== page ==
Former Attorney General Mike Bowers and Lee May, the interim CEO of DeKalb County, in March, the day May appointed Bowers and Richard Hyde as special investigators charged with finding corruption in DeKalb government. (JONATHAN PHILLIPS / SPECIAL)

DeKalb corruption revelations expected soon

An outside investigation’s final report on corruption and waste in DeKalb County government may be released at any time now that a deadline for it has quietly come and gone.

Investigators requested more time beyond Wednesday to complete their work, and their report is expected to be delivered next week, said DeKalb spokesman Burke Brennan.

The results of the inquiry could have broad consequences: Any evidence of criminal activity will be turned over to law enforcement, inappropriate conduct could cost employees their jobs, and the county’s leaders will have to decide how to respond.

The investigators, former Georgia Attorney General Mike Bowers and Richard Hyde, wrote in a letter earlier this month that they’ve found “stunning” misconduct, calling the county’s government “rotten to the core.”

Their letter didn’t provide details, but it reported broad allegations of bribery in a major county department, cover-ups of county property theft and “astounding” abuse of taxpayer-funded charge cards.

Interim DeKalb CEO Lee May, who ordered the investigation five months ago, has rejected the assertion of widespread corruption, saying most county employees are honest. May on Aug. 6 gave the investigators three weeks to complete their work and issue a “factual and accurate” final written report.

“I still think (hiring the investigators) was the right thing to do. I’m not changing from that posture, but we have to move forward,” May said at an Aug. 12 press conference. “We want to protect the integrity of our county operations and our county government.”

The investigators wanted until October to complete their work, but May has told them they wouldn’t be paid beyond Wednesday. Through June, the investigation team had billed the county $673,504, charging rates up to $400 per hour.

Bowers didn’t return a phone message and an email seeking comment. May declined to comment.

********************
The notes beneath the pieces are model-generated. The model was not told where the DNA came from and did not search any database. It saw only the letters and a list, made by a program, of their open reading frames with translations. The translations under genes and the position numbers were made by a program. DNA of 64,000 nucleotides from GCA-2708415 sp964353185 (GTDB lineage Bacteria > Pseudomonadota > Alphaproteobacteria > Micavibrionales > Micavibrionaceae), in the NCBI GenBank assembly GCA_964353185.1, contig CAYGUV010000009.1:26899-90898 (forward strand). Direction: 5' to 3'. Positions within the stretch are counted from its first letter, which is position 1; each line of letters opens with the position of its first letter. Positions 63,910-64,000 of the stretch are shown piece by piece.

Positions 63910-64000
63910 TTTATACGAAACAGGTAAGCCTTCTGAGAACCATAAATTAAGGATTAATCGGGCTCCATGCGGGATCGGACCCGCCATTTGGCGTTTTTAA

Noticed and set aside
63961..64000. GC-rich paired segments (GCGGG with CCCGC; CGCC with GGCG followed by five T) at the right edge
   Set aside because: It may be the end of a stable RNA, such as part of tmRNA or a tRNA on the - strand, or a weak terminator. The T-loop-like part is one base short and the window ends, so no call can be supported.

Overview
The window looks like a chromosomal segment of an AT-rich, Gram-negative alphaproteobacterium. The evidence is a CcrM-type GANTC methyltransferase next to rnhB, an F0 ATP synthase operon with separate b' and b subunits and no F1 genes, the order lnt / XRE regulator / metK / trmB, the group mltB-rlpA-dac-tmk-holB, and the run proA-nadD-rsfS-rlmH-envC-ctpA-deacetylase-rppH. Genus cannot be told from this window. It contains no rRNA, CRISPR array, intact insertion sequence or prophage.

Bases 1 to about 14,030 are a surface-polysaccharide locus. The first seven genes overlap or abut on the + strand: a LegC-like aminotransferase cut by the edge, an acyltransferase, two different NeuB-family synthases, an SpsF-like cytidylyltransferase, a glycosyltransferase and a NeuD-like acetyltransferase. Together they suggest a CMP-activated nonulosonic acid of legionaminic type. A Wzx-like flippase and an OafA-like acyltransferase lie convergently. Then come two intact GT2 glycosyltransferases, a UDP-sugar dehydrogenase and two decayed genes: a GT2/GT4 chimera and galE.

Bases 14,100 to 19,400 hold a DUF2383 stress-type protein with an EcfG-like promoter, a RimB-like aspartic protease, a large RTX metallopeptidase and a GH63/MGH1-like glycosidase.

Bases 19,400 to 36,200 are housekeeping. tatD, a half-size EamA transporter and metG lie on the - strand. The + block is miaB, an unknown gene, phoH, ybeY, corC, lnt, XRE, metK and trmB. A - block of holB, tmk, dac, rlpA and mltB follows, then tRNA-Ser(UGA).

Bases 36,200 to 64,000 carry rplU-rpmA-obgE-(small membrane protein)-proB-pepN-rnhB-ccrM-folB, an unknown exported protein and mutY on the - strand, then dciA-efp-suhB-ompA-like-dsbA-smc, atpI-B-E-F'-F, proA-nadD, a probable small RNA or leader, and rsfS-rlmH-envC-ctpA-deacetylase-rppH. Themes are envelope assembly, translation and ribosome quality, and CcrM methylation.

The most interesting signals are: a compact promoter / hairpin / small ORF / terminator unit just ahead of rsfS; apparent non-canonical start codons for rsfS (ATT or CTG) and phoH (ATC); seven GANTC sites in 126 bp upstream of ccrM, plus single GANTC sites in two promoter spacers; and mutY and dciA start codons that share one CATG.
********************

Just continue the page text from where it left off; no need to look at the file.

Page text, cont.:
The investigation has already gotten some results.

After investigators found many instances of improper purchasing card spending, May suspended most of the county’s nearly 300 charge cards.

An interim report in June written by Hyde cited examples of purchasing card misuse, with spending on international airline tickets, dance lessons, flowers, employee meals and donations to charities.

“We have conducted scores of interviews and looked at several hundred thousand documents, including over 40,000 individual P-card transactions,” according to the investigators’ Aug. 5 investigative update letter. “Those expenses range from the petty to the absurd.”

Their letter also said that some department heads had ignored requests for documents under Georgia’s Open Records Act and are in violation of state law.

They didn’t say who wasn’t complying with their investigation, but May apologized to DeKalb District Attorney Robert James and Sheriff Jeff Mann for receiving the demands from the investigators, according to letters from May obtained by The Atlanta Journal-Constitution through an open records request.

May wrote that he would inform the investigators they had exceeded their scope. May controls the executive branch of the county’s government, though his order starting the investigation didn’t exclude other elected offices.

James turned over his purchasing card records to the GBI rather than Bowers and Hyde, and he has said he didn’t need to comply with their request after receiving the correspondence from May. Mann declined to comment.

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